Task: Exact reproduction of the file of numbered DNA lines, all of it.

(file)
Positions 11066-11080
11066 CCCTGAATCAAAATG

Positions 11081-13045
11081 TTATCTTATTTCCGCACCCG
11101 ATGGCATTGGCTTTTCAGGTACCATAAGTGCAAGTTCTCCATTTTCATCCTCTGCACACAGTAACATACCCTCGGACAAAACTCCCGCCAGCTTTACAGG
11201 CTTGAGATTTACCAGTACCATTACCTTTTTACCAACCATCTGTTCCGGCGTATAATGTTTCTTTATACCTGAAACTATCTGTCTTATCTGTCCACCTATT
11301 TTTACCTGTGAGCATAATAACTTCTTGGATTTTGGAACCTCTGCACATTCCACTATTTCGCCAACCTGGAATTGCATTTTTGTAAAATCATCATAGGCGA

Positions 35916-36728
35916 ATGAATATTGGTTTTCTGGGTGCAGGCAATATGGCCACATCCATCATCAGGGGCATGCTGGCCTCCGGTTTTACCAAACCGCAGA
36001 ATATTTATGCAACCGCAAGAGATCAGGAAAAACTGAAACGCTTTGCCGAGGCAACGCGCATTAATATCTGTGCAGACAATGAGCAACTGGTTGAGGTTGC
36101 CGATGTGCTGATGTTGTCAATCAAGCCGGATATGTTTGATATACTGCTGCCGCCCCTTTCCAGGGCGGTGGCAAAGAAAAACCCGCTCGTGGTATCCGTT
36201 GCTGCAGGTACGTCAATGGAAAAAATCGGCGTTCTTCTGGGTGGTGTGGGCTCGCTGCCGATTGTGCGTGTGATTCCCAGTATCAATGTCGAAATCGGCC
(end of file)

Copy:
Positions 11066-11080
11066 CCCTGAATCAAAATG

Positions 11081-13045
11081 TTATCTTATTTCCGCACCCG
11101 ATGGCATTGGCTTTTCAGGTACCATAAGTGCAAGTTCTCCATTTTCATCCTCTGCACACAGTAACATACCCTCGGACAAAACTCCCGCCAGCTTTACAGG
11201 CTTGAGATTTACCAGTACCATTACCTTTTTACCAACCATCTGTTCCGGCGTATAATGTTTCTTTATACCTGAAACTATCTGTCTTATCTGTCCACCTATT
11301 TTTACCTGTGAGCATAATAACTTCTTGGATTTTGGAACCTCTGCACATTCCACTATTTCGCCAACCTGGAATTGCATTTTTGTAAAATCATCATAGGCGA

Positions 35916-36728
35916 ATGAATATTGGTTTTCTGGGTGCAGGCAATATGGCCACATCCATCATCAGGGGCATGCTGGCCTCCGGTTTTACCAAACCGCAGA
36001 ATATTTATGCAACCGCAAGAGATCAGGAAAAACTGAAACGCTTTGCCGAGGCAACGCGCATTAATATCTGTGCAGACAATGAGCAACTGGTTGAGGTTGC
36101 CGATGTGCTGATGTTGTCAATCAAGCCGGATATGTTTGATATACTGCTGCCGCCCCTTTCCAGGGCGGTGGCAAAGAAAAACCCGCTCGTGGTATCCGTT
36201 GCTGCAGGTACGTCAATGGAAAAAATCGGCGTTCTTCTGGGTGGTGTGGGCTCGCTGCCGATTGTGCGTGTGATTCCCAGTATCAATGTCGAAATCGGCC